This Mixology MasterClass Is Helping Me Take My At-Home Happy Hour to the Next Level

updated May 14, 2020
We independently select these products—if you buy from one of our links, we may earn a commission. All prices were accurate at the time of publishing.
Post Image
Credit: Lauren Volo

About a year ago, my partner and I bought a bar cart and decided that we were going to become home mixologists. We thought this would be a fun way to save money by whipping up our favorite cocktails at home. We learned a few tricks by researching online, consulting mixology cookbooks, and even mastered a few new cocktail recipes. But then we got stuck. We were making the same drinks over and over, just like when you eat the same meal over and over again. We were admittedly bored…and a little drunk. We knew we needed an extra push in the right direction to really make our epic home bar dreams come true. When I got wind of this Mixology course at MasterClass, I knew it was exactly the push I was looking for.

In case you haven’t heard of MasterClass, it’s an online school where celebrities and professionals teach lessons on what they do best. Kitchn has already tried Gordon Ramsay’s cooking course, but you can also take lessons from famous chefs like Alice Waters and Thomas Keller, learn writing skills from author Margaret Atwood, and get tips on being more authentic from RuPaul, to name a few.

My mixology class featured 17 lessons (about five-and-a-half hours long, in total) taught by acclaimed New York City beverage director Lynnette Marrero and London bar owner Ryan Chetiyawardana. Each has an impressive history (a quick Google search of their names returns phrases like “pioneering female bartender” and “world’s best bar”) and a solid resume, so I knew I was in good hands!

Having two instructors gave me two very unique perspectives into cocktail making. While each has their individual philosophies on mixology, I could tell they were both equally passionate and knowledgeable. For instance, Lynette taught me elevated yet accessible styles of cocktails, while Ryan’s instructions were slightly more advanced with some ambitious and inspiring techniques that gave me some cool new skills to strive for. They do impart their own knowledge, but ultimately the goal is to encourage the student (aka me) to develop their own unique palette and define their own cocktail-making style.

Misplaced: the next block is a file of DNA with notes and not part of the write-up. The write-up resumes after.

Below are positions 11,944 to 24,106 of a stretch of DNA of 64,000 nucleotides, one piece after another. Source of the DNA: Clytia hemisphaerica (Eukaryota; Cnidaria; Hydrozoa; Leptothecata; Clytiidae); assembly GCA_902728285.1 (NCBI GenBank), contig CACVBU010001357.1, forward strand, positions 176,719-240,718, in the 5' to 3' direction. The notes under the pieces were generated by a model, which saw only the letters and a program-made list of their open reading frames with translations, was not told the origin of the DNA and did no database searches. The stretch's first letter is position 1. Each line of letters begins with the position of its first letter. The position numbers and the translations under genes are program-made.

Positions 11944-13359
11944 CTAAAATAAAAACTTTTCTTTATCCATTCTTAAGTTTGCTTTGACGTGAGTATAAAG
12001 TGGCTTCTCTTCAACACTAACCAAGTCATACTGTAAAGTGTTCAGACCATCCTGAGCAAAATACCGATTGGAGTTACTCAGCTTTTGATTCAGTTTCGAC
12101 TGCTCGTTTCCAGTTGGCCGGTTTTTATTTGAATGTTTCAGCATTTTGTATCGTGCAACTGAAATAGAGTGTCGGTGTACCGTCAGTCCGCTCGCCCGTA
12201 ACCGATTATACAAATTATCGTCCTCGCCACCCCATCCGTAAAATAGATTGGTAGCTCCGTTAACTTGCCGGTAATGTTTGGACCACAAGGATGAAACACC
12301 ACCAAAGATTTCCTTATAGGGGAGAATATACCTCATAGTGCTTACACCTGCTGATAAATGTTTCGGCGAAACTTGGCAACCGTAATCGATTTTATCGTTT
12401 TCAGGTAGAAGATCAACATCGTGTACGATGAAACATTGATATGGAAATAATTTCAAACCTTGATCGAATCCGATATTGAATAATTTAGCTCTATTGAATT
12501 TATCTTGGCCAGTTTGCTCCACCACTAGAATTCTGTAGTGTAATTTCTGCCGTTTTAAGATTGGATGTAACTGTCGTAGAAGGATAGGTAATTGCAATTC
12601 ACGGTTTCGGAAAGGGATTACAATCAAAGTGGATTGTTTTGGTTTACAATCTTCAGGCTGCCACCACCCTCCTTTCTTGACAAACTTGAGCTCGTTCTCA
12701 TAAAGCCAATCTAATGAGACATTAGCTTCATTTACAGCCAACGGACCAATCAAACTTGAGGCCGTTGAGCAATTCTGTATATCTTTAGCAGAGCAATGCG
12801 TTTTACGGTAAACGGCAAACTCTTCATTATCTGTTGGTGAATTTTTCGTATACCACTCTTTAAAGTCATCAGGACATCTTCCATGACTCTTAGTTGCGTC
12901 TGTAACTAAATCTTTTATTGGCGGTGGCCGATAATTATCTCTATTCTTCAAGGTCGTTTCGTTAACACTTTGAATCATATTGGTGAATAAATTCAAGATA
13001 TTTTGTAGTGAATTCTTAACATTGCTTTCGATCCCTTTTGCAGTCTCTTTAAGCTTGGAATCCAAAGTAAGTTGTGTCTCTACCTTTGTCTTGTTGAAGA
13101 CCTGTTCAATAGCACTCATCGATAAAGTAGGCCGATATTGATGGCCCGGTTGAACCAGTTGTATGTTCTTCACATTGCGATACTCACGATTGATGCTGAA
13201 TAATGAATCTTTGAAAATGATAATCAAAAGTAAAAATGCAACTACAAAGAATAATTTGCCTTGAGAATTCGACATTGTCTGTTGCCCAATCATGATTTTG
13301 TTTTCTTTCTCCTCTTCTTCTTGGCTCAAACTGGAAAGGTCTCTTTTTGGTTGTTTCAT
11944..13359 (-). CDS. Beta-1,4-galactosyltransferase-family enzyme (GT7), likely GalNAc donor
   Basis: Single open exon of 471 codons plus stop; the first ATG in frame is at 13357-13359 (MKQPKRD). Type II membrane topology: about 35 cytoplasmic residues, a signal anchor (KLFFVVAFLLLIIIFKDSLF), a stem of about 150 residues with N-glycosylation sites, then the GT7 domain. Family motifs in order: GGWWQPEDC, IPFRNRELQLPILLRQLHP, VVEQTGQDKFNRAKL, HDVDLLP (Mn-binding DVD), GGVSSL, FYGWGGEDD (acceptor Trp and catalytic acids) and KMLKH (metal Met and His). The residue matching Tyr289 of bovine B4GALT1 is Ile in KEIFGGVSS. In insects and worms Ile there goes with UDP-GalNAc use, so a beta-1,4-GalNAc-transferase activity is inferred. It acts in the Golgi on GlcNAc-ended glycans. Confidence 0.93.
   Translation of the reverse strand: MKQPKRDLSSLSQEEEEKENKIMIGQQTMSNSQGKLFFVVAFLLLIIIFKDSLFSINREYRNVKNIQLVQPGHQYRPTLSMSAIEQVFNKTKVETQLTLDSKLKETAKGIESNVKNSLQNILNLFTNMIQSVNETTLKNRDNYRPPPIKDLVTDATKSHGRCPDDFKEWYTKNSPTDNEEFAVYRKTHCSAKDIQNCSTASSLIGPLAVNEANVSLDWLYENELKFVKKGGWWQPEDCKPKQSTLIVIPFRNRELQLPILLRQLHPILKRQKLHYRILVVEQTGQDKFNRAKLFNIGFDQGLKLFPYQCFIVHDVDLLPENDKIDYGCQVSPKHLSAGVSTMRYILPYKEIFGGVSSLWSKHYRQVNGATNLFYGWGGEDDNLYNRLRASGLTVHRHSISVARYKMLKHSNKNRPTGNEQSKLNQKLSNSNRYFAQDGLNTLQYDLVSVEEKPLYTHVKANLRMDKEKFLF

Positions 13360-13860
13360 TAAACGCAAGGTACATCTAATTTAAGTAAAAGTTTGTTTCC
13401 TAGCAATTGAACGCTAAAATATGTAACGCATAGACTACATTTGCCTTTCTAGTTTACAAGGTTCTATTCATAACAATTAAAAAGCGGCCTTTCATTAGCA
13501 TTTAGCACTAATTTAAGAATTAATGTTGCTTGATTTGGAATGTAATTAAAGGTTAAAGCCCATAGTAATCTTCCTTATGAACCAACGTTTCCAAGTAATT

For a long time, I wondered exactly what my bar cart was missing. In this series, the instructors helpfully broke it all down for me. I learned what crucial spirits and bitters were absent from my collection and, more importantly, how to correctly use them. Both Lynnette and Ryan are great at demystifying complex flavor profiles in easy-to-understand terms. My bartender toolkit is admittedly lacking (turns out a shot glass is not a unit of measurement), but now I know just exactly what it needs. Besides sharing a list of tools they work with on a daily basis, I also appreciated that they shared alternatives that are typically found in most home kitchens.

Watching them build an array of complex, delicious cocktails was truly inspiring. There are so many subtle techniques that I’ve already started incorporating during my own cocktail hour. The classes are filled with great ideas for drinking solo or when entertaining. Plus, tips for hosting with ease and meal pairing will surely come to the rescue when we are able to be around friends again (soon!). In the meantime, though, I’m looking forward to my next Zoom cocktail party, so can I proudly show off all of my cool new skills!